We are in the midst of what many pundits call the “Trump era,” but in fact most Americans neither like nor agree with President Trump, as Tuesday’s election results strongly suggest. Since June, Trump’s job approval ratings have hovered between 33 percent and 40 percent, according to the Gallup poll. This is lower than any other president’s approval rating at this point in his presidency. Nine months into the “Trump era”, 65 percent of Americans say he has accomplished “not much” or “little or nothing,” according to a Washington Post-ABC News survey.
A national poll conducted in October asked Americans to name the first word that comes to mind when they think of Trump. The most popular words were “strong,” “determined,” and “bold,” followed closely by “arrogant,” “egocentric,” and “narcissist.” The next most popular words were “incompetent” and “unqualified,” with “idiotic,” “ignorant,” and “great” not far behind.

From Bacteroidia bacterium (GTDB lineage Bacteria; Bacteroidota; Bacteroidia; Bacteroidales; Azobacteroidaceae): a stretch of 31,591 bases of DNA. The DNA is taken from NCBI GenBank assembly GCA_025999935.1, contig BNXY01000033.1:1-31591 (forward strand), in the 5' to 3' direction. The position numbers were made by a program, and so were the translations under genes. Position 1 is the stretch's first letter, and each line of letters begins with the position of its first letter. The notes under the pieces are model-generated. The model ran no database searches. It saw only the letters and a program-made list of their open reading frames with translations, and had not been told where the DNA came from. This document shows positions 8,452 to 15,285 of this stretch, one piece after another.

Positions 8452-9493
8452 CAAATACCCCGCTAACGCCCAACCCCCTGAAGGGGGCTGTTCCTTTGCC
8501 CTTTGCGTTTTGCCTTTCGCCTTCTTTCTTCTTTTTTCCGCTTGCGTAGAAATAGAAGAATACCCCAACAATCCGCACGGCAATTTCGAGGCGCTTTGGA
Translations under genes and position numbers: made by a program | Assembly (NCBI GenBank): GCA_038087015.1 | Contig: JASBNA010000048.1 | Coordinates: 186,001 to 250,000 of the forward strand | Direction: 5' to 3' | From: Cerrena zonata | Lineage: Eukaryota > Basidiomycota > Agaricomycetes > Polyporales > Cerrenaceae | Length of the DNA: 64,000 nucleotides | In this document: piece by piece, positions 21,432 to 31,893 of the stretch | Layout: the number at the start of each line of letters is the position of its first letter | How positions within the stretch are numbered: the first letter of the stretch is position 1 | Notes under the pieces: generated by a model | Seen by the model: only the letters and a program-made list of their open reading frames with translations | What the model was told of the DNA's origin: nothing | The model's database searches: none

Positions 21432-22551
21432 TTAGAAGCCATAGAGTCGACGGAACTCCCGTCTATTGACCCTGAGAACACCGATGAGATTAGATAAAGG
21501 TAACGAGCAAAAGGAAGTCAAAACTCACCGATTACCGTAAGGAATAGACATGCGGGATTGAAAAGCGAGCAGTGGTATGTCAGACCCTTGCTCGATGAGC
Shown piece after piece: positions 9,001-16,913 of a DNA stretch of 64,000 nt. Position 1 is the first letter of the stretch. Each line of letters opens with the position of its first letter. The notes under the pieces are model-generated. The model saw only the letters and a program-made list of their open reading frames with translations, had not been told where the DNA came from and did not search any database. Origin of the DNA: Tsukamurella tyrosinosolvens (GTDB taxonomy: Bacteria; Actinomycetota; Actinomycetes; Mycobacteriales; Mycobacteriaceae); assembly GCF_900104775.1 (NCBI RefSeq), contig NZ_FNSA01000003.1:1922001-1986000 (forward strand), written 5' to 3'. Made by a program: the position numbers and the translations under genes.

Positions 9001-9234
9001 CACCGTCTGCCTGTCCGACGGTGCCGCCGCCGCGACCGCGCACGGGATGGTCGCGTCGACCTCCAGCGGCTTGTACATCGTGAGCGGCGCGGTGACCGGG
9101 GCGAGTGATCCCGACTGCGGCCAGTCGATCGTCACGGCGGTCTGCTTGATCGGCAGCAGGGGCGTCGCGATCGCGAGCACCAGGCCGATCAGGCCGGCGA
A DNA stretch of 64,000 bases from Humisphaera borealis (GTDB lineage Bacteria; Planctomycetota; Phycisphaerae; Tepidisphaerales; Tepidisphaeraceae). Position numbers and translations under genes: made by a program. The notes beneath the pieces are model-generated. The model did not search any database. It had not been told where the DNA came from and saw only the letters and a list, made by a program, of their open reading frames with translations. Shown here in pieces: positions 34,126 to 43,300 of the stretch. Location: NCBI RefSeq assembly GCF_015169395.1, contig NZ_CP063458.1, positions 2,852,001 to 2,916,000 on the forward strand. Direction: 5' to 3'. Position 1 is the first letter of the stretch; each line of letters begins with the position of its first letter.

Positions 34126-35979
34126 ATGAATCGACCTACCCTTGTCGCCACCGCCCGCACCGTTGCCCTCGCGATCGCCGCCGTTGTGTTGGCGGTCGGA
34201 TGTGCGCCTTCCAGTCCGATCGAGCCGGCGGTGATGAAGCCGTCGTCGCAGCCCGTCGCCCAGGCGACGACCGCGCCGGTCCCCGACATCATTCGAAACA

These words—both positive and negative—focus on Trump’s outsized personality, not his policy ideas. But when it comes to key policy areas, polls show that a vast majority of Americans also depart from Trump by leaning left. That lean isn’t generally reflected in Americans’ self-designations, nor is ideological consistency a notable American trait. A new Pew survey found that about one-third of Americans hold both liberal and conservative views, depending on the specific issue. Another Pew report divides Americans into nine categories based on their political and social views, from core conservatives (13 percent) to solid liberals (16 percent). But even those on the extreme right and left ends of the spectrum share some views in common.